1915 over 300 people drowned below Montegut - 4 can be identified as white, none of the others have been identified and are assumed to be Indians. The Indian settlement was about 10 miles below Montegut, called by the Indians - Taire-bonne - is now in swamp and can only be reached by boat. This hurricane caused the survivors to move to higher ground.

Protected areas

Owing to its location and geology, the state has high biological diversity. Some vital areas, such as southwestern prairie, have experienced a loss in excess of 98 percent. The pine flatwoods are also at great risk, mostly from fire suppression and urban sprawl. There is not yet a properly organized system of natural areas to represent and protect Louisiana's biological diversity. Such a system would consist of a protected system of core areas linked by biological corridors, such as Florida is planning.

Louisiana contains a number of areas which are, in varying degrees, protected from human intervention. In addition to National Park Service sites and areas and a United States National Forest, Louisiana operates a system of state parks, state historic sites, one state preservation area, one state forest, and many Wildlife Management Areas. The Nature Conservancy also owns and manages a set of natural areas.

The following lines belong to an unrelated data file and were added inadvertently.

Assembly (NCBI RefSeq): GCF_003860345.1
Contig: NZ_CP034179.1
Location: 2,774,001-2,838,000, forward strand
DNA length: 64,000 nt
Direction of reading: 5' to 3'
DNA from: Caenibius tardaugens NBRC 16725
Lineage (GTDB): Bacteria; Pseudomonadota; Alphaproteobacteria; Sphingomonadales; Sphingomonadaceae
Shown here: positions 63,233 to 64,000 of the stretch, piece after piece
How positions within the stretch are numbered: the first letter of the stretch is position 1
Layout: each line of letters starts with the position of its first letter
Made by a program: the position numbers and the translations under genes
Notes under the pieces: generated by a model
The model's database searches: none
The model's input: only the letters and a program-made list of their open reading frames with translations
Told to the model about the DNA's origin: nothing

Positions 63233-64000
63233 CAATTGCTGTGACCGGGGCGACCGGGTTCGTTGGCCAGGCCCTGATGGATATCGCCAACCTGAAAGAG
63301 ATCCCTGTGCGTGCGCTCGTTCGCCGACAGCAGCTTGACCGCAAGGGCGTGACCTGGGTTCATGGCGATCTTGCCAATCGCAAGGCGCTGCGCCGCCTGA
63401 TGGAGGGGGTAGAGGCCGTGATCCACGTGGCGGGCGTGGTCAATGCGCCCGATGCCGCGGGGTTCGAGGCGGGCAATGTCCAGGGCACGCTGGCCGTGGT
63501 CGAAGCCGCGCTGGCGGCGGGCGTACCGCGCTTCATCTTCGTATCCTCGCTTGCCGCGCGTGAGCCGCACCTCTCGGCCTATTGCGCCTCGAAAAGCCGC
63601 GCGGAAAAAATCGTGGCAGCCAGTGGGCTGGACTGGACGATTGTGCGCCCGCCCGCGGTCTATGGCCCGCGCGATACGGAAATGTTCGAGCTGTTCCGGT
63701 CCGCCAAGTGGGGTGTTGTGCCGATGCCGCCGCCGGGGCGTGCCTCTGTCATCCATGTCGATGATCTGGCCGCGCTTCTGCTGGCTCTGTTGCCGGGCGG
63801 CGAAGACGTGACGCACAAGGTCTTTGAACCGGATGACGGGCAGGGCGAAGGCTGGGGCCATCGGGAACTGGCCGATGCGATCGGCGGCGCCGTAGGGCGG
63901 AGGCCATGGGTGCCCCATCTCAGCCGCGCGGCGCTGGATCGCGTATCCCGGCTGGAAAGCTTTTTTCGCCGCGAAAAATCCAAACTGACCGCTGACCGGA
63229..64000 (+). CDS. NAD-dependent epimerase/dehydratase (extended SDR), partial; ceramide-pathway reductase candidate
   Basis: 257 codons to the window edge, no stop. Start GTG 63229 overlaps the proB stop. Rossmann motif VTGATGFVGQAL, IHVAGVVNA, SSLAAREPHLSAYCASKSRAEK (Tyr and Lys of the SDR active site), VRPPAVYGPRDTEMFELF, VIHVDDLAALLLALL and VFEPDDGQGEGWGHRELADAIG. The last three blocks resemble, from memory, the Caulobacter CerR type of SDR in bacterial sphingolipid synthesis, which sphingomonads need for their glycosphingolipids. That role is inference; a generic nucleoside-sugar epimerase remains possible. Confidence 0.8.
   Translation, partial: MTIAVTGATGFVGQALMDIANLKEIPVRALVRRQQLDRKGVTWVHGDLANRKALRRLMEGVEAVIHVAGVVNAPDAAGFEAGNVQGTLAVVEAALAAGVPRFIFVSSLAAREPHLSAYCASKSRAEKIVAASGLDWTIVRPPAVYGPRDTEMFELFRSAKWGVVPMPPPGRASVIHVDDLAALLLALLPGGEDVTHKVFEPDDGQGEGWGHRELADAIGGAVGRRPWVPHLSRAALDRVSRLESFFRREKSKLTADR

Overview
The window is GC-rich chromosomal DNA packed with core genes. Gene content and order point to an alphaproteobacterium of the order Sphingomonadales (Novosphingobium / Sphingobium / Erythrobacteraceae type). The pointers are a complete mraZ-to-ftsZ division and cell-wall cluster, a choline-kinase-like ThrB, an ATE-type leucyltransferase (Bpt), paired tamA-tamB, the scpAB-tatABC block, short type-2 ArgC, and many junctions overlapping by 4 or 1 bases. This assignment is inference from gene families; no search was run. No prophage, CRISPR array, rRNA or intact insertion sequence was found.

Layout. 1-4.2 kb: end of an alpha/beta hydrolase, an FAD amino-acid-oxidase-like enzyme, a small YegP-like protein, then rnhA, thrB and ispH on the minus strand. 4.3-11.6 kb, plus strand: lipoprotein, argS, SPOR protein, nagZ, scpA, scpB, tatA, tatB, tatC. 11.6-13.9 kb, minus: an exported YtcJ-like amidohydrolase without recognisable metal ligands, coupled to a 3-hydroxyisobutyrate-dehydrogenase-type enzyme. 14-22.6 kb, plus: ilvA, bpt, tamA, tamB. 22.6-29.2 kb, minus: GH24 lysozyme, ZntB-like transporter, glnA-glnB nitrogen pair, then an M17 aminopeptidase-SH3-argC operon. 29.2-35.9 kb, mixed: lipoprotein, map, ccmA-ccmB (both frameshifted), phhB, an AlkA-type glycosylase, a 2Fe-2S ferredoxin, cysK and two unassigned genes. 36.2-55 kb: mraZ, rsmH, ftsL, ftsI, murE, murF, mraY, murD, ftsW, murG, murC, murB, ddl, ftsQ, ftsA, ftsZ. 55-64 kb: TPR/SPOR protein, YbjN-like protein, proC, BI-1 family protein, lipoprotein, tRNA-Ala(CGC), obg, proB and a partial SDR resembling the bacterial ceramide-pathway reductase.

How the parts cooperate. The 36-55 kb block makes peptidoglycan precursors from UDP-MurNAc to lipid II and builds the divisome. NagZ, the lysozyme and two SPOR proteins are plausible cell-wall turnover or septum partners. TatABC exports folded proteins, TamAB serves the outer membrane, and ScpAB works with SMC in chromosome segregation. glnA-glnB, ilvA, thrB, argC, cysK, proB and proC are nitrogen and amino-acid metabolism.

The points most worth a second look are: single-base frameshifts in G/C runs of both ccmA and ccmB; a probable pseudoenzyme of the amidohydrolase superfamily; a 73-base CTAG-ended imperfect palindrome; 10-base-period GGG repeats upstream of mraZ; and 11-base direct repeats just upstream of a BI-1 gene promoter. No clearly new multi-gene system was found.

One of Louisiana's largest natural areas is Kisatchie National Forest. It is some 600,000 acres in area, more than half of which is vital flatwoods vegetation, which supports many rare plant and animal species. These include the Louisiana pine snake and Red-cockaded woodpecker. The system of protected cypress swamps around Lake Pontchartrain provides another large and important natural area, with southern wetland species including egrets, alligators, and sturgeon. At least 12 core areas would be needed to build a "protected areas system" for the state; these would range from southwestern prairies, to the Pearl River Floodplain in the east, to the Mississippi River alluvial swamps in the north.

The Louisiana Natural and Scenic Rivers System provides a degree of protection for 48 rivers, streams and bayous in the state. It is administered by the Louisiana Department of Wildlife and Fisheries.

National Park Service

Historic or scenic areas managed, protected, or otherwise recognized by the National Park Service include:

  • Atchafalaya National Heritage Area in Ascension Parish;
  • Cane River National Heritage Area near Natchitoches;
  • Cane River Creole National Historical Park near Natchitoches;